Pocket money: what to give your kids and how to make them earn it

Pocket money can help children learn about money management and responsibility so managing it correctly is essential.

piggy bank with coins
(Image credit: getty images)

Teaching your child about money from an early age has several benefits. It can help your child learn to budget and save and it can reduce your child’s chances of getting into debt as an adult. 

So, if you’re planning to give your child pocket money, how much should you give and at what age should they get it?

(MORE: Bank accounts for kids)

Pocket money basics 

One of the biggest decisions parents have to make about pocket money is when to start giving it to their children. There are no hard and fast rules on this and ultimately, it comes down to personal choice. 

Some parents choose to give their children pocket money from as young as four years, while others prefer to wait until their child is eight or nine. Whatever age you choose, it’s important that your child understands how much they are getting and when. 

As soon as you start giving your child pocket money, it’s wise to encourage them to put their cash in a money box so that they can save up. Rather than letting them rush out to buy the first toy or bag of sweets they can find, encourage them to save up their money over a period of time so that they can buy something more expensive such as a video game.

How much pocket money should I give? 

 The next big decision concerns the amount you should give. You might want to base this on factors such as your child’s age, how much you can afford as a family, and what you expect the money to pay for. 

Some parents like to give older children enough to cover transport costs or outings, while younger children may get a smaller amount to pay for new toys.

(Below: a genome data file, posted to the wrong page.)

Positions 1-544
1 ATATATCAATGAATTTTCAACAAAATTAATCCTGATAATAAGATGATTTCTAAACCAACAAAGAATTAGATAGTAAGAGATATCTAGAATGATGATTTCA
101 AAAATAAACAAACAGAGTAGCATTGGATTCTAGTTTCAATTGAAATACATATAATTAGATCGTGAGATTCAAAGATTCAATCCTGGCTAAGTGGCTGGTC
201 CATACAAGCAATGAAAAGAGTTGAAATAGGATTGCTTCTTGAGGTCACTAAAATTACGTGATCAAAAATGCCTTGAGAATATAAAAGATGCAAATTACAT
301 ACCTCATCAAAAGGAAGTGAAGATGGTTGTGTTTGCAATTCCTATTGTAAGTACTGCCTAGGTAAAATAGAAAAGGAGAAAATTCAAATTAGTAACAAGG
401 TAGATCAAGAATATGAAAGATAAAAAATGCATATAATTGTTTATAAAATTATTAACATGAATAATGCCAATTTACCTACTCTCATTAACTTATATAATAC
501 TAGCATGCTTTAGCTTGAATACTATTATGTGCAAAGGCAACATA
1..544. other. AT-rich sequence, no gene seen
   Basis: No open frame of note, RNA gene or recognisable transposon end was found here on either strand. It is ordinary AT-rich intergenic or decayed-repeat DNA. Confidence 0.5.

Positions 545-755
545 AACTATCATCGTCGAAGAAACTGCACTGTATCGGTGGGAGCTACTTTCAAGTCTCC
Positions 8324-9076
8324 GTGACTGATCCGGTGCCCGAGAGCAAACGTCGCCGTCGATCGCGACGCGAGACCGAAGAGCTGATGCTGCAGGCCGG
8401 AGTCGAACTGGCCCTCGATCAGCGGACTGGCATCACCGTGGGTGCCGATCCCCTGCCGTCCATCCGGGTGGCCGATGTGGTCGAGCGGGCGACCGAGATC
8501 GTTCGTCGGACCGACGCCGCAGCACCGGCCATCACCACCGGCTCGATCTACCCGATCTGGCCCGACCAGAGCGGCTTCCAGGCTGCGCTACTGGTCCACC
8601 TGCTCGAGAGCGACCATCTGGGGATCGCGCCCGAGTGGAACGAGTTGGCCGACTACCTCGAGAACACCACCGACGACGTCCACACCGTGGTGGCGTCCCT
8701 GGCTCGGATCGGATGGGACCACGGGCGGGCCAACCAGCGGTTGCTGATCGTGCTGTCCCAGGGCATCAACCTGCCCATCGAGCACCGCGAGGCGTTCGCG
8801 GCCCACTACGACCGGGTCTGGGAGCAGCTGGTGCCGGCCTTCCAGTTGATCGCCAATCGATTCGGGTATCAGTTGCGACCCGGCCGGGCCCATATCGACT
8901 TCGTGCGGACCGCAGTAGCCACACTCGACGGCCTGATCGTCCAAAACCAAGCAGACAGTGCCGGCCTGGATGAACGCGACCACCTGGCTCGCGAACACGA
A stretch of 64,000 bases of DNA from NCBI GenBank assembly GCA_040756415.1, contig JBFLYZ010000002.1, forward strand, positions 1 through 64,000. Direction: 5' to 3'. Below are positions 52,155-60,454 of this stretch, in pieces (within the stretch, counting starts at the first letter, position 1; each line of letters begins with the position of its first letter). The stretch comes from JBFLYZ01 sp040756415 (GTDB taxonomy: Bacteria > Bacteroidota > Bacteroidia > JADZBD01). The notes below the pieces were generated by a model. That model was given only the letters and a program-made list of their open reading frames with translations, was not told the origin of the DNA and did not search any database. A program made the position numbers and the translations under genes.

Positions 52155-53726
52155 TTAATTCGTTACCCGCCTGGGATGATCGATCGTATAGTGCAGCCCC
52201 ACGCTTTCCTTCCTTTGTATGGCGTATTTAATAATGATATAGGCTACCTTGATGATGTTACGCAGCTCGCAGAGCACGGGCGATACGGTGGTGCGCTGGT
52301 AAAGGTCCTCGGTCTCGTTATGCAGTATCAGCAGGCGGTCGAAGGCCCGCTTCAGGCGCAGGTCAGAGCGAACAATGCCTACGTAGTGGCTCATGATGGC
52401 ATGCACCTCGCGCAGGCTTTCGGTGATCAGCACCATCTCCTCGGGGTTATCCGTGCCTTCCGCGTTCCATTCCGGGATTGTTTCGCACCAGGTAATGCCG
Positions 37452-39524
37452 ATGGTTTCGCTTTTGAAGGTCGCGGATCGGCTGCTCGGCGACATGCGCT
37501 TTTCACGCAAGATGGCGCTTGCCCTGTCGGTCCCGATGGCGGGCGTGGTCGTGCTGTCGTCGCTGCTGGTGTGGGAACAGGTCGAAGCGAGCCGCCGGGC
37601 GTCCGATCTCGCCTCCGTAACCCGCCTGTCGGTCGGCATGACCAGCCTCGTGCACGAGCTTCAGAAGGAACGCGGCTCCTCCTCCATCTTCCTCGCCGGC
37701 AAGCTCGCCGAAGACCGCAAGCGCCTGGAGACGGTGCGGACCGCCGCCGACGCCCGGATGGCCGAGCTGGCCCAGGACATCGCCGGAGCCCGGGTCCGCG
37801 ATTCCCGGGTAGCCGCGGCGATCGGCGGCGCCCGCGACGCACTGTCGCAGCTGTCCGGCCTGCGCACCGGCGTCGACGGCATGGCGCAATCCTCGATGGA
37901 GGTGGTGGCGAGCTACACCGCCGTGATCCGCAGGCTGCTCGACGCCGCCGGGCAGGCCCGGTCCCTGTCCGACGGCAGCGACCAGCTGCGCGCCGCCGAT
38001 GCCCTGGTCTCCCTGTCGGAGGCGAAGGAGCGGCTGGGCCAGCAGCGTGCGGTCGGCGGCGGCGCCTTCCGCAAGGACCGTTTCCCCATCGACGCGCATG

To give you a better idea, family finance app, RoosterMoney, has pulled together some weekly averages as follows:

Swipe to scroll horizontally
Child's ageWeekly average pocket money

Remember these are just averages – you should only give your children an amount you can afford each week or month. 

Household chores and pocket money 

Some parents choose to give pocket money each week regardless. But others prefer to give additional cash on top of regular pocket money as a reward for good behaviour or for carrying out chores around the home. 

Again, this is your decision to make but the promise of payment can be a good way to motivate your child to carry out household chores. 

Try to make sure the chores are regular, so younger children could be rewarded for tidying their toys away or setting the table, for example, while older children could receive payment for taking the bins out, hoovering or cleaning the car. 

Tips for giving pocket money 

  • Be clear about what pocket money is to be spent on and what it shouldn’t used for. As part of this, you might want to agree that some of the money goes into savings.
  • For older children, consider depositing the money straight into a bank account.
  • Set a particular day of the week or month that your child will receive their pocket money and stick to it. This will help your child get used to earning a salary in later life.
  • If you’re giving your child money for household chores, be clear about how much they will earn for each chore.
  • Try to avoid supplementing pocket money or paying in advance if they have run out of funds.
  • Let your child make mistakes - it’s an important part of the learning process.
Rachel Wait

Rachel Wait is a freelance journalist. She has been writing about personal finance and consumer affairs for over a decade, covering everything from credit cards and mortgages to pensions and insurance. She has written for a range of websites and national newspapers, including Mail on Sunday, the Observer, Forbes and the Spectator.

Rachel is keen on helping consumers understand their finances.